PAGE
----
From: Matt Mahoney (firstname.lastname@example.org)
Date: Tue Oct 20 2009 - 20:13:04 MDT
> Just to check: I think you mean "...even if it turns out that P = NP"?
No, I mean P != NP. Suppose it were proven. You would know that some instances of, say, SAT or traveling salesman required exponential time to solve, but you wouldn't know which ones. There are heuristics that can solve lot of NP-complete problems quickly, just not all of them. You don't know that any particular instance is hard because there might be another heuristic that makes it easy.
Cryptography has a similar problem. No algorithm with keys shorter than the message (i.e. not one-time pad) is provably secure. We only trust algorithms after lots of people try to break them and fail to do so. But we continue to be surprised. Everyone thought MD5 was secure. And who would have guessed that RSA could be broken with a quantum computer?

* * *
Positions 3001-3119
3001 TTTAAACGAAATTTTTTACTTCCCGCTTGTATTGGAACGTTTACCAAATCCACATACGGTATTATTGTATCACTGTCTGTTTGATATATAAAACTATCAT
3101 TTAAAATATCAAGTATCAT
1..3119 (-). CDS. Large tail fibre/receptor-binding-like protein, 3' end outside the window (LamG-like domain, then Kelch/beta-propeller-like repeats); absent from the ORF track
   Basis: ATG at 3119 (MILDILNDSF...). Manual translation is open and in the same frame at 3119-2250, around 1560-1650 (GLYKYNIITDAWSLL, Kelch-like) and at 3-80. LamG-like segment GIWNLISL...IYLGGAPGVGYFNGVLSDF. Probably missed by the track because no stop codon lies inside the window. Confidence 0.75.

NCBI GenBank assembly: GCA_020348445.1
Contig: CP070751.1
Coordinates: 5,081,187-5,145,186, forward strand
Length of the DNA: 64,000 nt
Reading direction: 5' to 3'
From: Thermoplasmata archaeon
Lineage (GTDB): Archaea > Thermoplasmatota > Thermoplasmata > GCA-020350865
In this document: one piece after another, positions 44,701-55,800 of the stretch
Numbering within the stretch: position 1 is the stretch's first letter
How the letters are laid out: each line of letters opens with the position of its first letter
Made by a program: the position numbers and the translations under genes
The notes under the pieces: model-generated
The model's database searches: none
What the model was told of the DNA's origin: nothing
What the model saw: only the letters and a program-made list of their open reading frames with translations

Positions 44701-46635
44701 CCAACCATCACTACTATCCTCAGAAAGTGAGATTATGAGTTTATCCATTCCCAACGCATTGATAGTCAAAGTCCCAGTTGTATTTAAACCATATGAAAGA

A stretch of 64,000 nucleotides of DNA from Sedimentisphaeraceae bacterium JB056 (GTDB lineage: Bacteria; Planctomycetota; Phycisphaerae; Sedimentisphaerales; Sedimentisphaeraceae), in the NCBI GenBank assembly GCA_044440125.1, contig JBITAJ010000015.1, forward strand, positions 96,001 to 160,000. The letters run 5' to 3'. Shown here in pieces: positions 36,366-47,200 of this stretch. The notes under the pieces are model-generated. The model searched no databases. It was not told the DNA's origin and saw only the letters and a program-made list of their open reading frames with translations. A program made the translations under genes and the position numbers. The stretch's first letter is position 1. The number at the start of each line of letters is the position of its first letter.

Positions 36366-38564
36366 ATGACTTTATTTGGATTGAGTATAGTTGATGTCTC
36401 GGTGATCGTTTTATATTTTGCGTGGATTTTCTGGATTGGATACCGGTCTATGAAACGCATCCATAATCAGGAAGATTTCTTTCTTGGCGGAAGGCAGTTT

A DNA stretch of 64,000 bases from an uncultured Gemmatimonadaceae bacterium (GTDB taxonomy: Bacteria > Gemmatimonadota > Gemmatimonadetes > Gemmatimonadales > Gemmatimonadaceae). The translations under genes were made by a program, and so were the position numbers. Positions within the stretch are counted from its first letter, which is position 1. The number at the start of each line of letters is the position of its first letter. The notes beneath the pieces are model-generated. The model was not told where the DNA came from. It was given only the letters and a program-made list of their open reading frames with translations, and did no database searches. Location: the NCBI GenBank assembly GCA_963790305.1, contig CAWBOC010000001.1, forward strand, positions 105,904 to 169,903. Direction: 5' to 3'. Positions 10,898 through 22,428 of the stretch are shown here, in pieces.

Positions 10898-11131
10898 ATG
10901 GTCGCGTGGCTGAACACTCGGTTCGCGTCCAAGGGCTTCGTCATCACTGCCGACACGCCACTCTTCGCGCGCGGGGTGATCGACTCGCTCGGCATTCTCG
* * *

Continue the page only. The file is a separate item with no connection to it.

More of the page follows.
-- Matt Mahoney, email@example.com
----- Original Message ----
From: Pavitra <firstname.lastname@example.org>
Sent: Tue, October 20, 2009 9:15:56 PM
Subject: Re: [sl4] to-do list for strong, nice AI
Matt Mahoney wrote:
> In fact there are *no* classes of problems that are known to be hard
> to solve but easy to check. That's true even if it turns out that P
> != NP, because you still don't know *which* NP-complete problems are
> hard, just that some of them are.
Just to check: I think you mean "...even if it turns out that P = NP"?
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